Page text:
Tarantula Inspires New Textile Colorant and Screen Technology

Elizabeth Montalbano

November 10, 2016

4 Min Read
Tarantula Inspires New Textile Colorant and Screen Technology

Tarantulas generally strike fear into the heart of the average person, but for a group of researchers a certain type of the giant spider is providing inspiration for a new, fade-resistant textile color and next-generation screen technology.

A team of researchers at The University of Akron and the Scripps Institution of Oceanography at the University of California, San Diego, have been studying the greenbottle blue tarantula, which has a unique color that rarely occurs in this type of spider. The team has discovered why the hairs are blue, a finding that can be applied to other types of engineering scenarios, they said.tarantula.jpg

"Blue tarantulas have specialized blue hairs," explained Bor-Kai "Bill" Hsiung, a graduate student at The University of Akron who, along with his professor Todd Blackledge, has been studying the spiders. "The hairs are blue not because of pigments, but because the internal nanostructure of the hairs only reflect blue light from the ambient environmental illumination -- it's a structural color."

Further, many of these tarantulas are non-iridescent, which means the blue hue doesn't change color depending on the direction from which someone is viewing the spider, he said. Some of the spiders achieve this non-iridescence from a flower-shaped cross section of the blue hairs, Hsiung said.

From what he learned, Hsiung developed a novel non-iridescent structural colored material in the laboratory scale that he said has the potential to scale up for mass production. "Iridescence is the main factor that limits the wide-range applications for structural colors," he said. "Scaling-up is the bottle neck that prohibits the usage of structural colored material in everyday commodities."

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The work has two key applications -- one is as a colorant that could be more environmentally friendly than synthetic pigments and dyes, as well as have a number of other improvements over typical colorants currently used. "It can be used in any situation that we need colors -- textiles, packaging, cosmetics, you name it," Hsiung said.

The so-called "tarantula blue" colorant would be more vibrant than typical colorants because instead of absorbing light to produce color, as pigment does, its color would be structural and reflect light. It also would be more durable and retain its color without fading over time, as typical pigments do. "Structural color doesn't fade; the color remains the same as long as the nanostructure is intact," Hsiung said.

Structural color also is unlimited whereas pigments are not; it can be fine-tuned to any color within the human visible spectrum just by changing the size of the nanostructure, he said. Further, the nanostructure itself can be comprised of eco-friendly and/or biodegradable materials, in contrast to the pollution produced by the production of most synthetic pigments and dyes.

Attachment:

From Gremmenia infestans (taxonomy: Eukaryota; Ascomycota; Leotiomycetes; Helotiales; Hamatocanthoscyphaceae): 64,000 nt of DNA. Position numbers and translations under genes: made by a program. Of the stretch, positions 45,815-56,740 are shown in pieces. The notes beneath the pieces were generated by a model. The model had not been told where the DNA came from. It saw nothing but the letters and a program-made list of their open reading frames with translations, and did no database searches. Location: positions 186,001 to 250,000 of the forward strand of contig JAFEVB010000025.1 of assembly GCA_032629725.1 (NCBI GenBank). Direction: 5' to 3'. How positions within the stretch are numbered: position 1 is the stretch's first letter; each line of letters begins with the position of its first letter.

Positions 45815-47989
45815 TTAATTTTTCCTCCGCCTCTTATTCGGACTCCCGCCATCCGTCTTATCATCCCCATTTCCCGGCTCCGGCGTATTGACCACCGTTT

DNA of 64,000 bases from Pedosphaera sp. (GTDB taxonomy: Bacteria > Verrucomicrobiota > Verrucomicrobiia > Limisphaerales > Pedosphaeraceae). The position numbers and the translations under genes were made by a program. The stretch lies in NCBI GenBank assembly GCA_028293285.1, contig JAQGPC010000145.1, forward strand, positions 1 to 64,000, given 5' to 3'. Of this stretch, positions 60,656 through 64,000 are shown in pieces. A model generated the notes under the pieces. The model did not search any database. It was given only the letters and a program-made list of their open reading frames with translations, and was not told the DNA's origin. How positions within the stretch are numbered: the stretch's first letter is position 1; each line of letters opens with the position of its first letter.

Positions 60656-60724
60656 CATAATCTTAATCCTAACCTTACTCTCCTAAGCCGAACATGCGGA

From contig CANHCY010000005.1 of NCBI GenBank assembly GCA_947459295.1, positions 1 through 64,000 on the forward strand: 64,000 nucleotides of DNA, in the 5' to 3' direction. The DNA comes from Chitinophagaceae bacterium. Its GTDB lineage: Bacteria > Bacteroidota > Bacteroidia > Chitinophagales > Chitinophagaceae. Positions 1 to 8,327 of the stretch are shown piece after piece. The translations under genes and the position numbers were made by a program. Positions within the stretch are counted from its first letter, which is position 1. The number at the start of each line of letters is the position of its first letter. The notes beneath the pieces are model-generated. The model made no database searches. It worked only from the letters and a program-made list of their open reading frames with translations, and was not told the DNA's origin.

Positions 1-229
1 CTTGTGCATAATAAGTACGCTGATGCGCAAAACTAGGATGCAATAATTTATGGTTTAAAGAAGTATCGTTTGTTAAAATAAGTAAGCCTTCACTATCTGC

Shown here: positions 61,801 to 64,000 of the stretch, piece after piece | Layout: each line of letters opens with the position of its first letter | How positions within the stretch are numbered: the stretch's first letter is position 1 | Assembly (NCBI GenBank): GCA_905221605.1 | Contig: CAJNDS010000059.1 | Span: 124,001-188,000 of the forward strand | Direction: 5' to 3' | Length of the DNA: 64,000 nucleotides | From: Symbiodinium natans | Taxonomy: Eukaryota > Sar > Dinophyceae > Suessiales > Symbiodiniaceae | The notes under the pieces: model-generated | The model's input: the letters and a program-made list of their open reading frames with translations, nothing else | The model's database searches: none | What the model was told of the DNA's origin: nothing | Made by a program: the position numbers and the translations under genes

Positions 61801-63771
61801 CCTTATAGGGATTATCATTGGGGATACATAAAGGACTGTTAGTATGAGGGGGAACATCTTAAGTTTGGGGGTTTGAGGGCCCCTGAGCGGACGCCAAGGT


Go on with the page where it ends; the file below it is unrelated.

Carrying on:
The structural aspect of the material also is what lends itself usefully to screen technology. Whereas most LCD/LED displays emit light, one designed on the structural principles is a reflective screen -- similar to that of a Kindle, but with colors, Hsiung said.

Hence, a "structural color" screen is more energy-efficient," he said. "Because reflective screen utilizes ambient illumination, it can be viewed directly under sunlight -- unlike LCD/LED displays."

Hsiung said such display technology already exists -- for example, Google's Mirasol display. However, consumers have balked at the technology due to the poor viewing angle, or iridescent effect. "My work potentially can be used to solve the viewing-angle problem while keeping other advantages over LCD/LED displays," he said.

Hsiung and his colleagues published a paper on their research in the journal, Advanced Optical Materials. The team will continue its research to optimize its target fabrication technology, and to demonstrate that non-iridescent structural colored materials can be made in an economically feasible way.

Elizabeth Montalbano is a freelance writer who has written about technology and culture for more than 15 years. She has lived and worked as a professional journalist in Phoenix, San Francisco, and New York City. In her free time she enjoys surfing, traveling, music, yoga, and cooking. She currently resides in a village on the southwest coast of Portugal.

About the Author(s)

Elizabeth Montalbano

Elizabeth Montalbano has been a professional journalist covering the telecommunications, technology and business sectors since 1998. Prior to her work at Design News, she has previously written news, features and opinion articles for Phone+, CRN (now ChannelWeb), the IDG News Service, Informationweek and CNNMoney, among other publications. Born and raised in Philadelphia, she also has lived and worked in Phoenix, Arizona; San Francisco and New York City. She currently resides in Lagos, Portugal. Montalbano has a bachelor's degree in English/Communications from De Sales University and a master's degree from Arizona State University in creative writing.

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